There were no immediate signs of a fuel spill from a storm-battered drilling rig that ran aground in Alaska on Monday, but environmentalists have seized on the accident as proof Arctic Ocean oil operations are too risky.
A nighttime Coast Guard helicopter flyover detected no sheen on the water off along the rocky coast of uninhabited Sitkalidak Island, just off the southeastern shore of Kodiak Island, said a spokeswoman for Shell, which owns the 28,000-ton Kulluk.
More flights during the day on Tuesday are needed to determine if the Kulluk spilled any of its 150,000 gallons of diesel fuel or caused other environmental problems.
The mishap late Monday, the culmination a high-seas drama that started unfolding last week, alarmed critics of Shell’s offshore drilling program in Alaska.
“Oil companies keep saying they can conquer the Arctic, but the Arctic keeps disagreeing with the oil companies,” Rep. Ed Markey, D-Mass., a member of the Natural Resources Committee, said in a statement.
Lois Epstein, Arctic program director for The Wilderness Society, told Reuters that either the federal government or Shell should shut down the $4.5 billion drilling program “given the unacceptably high risks it poses to both humans and the environment.”
Shell officials said they were confident a spill would be avoided.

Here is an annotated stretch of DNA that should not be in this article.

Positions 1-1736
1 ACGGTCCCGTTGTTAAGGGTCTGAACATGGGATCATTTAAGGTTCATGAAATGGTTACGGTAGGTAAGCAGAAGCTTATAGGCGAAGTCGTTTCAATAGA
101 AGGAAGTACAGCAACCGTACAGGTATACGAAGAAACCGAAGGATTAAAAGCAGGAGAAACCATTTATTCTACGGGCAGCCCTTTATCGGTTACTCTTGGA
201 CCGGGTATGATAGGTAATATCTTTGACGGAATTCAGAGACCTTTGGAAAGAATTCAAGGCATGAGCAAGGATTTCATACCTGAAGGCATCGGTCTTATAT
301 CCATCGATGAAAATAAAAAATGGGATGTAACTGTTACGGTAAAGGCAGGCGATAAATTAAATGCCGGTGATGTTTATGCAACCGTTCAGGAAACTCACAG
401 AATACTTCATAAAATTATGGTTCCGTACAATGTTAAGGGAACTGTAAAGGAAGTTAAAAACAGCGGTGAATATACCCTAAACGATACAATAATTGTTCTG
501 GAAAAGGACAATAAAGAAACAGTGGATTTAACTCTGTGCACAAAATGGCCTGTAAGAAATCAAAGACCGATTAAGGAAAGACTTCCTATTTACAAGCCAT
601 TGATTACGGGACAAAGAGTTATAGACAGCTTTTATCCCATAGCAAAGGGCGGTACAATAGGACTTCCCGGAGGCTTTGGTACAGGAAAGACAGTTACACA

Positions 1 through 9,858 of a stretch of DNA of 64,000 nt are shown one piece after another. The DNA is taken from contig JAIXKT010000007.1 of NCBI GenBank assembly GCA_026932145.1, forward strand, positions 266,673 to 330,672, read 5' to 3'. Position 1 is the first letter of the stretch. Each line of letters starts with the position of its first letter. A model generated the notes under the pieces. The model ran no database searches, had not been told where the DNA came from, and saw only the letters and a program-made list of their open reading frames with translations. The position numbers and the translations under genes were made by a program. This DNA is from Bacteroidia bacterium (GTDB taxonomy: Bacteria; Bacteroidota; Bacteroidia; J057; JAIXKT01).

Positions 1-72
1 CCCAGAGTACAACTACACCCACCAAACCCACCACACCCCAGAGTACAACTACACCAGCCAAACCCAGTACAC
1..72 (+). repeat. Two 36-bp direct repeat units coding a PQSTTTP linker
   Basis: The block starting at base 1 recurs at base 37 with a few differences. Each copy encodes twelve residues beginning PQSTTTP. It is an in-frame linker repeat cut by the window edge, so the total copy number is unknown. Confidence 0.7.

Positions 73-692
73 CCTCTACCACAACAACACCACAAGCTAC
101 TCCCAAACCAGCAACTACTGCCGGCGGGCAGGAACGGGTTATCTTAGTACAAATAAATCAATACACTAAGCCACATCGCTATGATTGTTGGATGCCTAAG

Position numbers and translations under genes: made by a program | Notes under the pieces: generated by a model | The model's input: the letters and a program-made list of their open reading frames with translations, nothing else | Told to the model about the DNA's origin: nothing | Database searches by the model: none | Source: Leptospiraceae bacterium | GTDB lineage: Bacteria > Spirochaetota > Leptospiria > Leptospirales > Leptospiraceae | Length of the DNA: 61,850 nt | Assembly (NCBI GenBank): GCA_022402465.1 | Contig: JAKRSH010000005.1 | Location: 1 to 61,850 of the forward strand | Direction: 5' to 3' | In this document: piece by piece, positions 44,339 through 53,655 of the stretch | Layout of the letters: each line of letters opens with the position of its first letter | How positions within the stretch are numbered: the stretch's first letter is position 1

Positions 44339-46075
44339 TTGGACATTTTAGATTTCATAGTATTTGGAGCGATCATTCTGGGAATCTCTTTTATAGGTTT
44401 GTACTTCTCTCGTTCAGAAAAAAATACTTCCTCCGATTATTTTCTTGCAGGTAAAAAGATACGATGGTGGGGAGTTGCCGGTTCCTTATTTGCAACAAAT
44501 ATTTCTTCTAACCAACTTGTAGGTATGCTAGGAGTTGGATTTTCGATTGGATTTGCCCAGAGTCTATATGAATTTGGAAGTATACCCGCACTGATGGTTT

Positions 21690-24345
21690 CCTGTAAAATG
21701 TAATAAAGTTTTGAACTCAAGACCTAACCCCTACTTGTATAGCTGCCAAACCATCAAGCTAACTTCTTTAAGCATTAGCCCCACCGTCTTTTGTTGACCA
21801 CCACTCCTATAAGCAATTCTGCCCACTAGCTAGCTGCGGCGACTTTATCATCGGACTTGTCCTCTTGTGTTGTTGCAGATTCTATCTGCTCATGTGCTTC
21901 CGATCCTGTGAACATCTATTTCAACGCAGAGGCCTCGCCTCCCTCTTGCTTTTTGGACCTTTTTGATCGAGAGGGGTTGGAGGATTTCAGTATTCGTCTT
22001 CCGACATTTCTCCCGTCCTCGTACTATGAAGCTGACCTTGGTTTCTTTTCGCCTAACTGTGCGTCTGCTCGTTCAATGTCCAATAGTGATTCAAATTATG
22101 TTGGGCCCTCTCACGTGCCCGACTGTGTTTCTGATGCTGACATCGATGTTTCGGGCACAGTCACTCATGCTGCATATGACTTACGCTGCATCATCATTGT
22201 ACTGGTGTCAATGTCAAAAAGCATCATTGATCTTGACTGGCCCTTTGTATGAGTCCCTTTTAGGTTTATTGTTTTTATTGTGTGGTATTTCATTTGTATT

“The unique design of the Kulluk means the diesel fuel tanks are isolated in the center of the vessel and encased in very heavy steel,” Susan Childs, the oil giant’s on-scene coordinator, told The Associated Press.
“When the weather subsides and it is safe to do so, we will dispatch crews to the location and begin a complete assessment.”
Shell’s towing ship, the Aiviq, lost its connection to the rig because of a busted shackle and then suffered engine failure. A Coast Guard cutter that raced to the rescue wound up with a broken propeller.
With extreme weather moving in, the Coast Guard evacuated all 18 of the Kulluk’s crew members on Saturday.
On Monday, the repaired Aiviq reconnected with the Kulluk and was towing it north when disaster struck again: the line broke, leaving only a tug, the Alert, attached.
“Once the Aiviq lost its tow, we knew the Alert could not manage the Kulluk on its own, as far as towing,” Coast Guard Commander Shane Montoya said at a Monday night news conference.
Instead, the tug guided the Kulluk toward a low-impact spot and then disconnected with 30 minutes to spare before the inevitable grounding, to protect its own crew of nine.
With winds gusting to 70 mph and the seas cresting at 35 feet, the Kulluk then ran around about 9 p.m. Alaska time.
“We are now entering into the salvage and possible spill-response phase of this event,” Montoya said at a news conference a few hours later.
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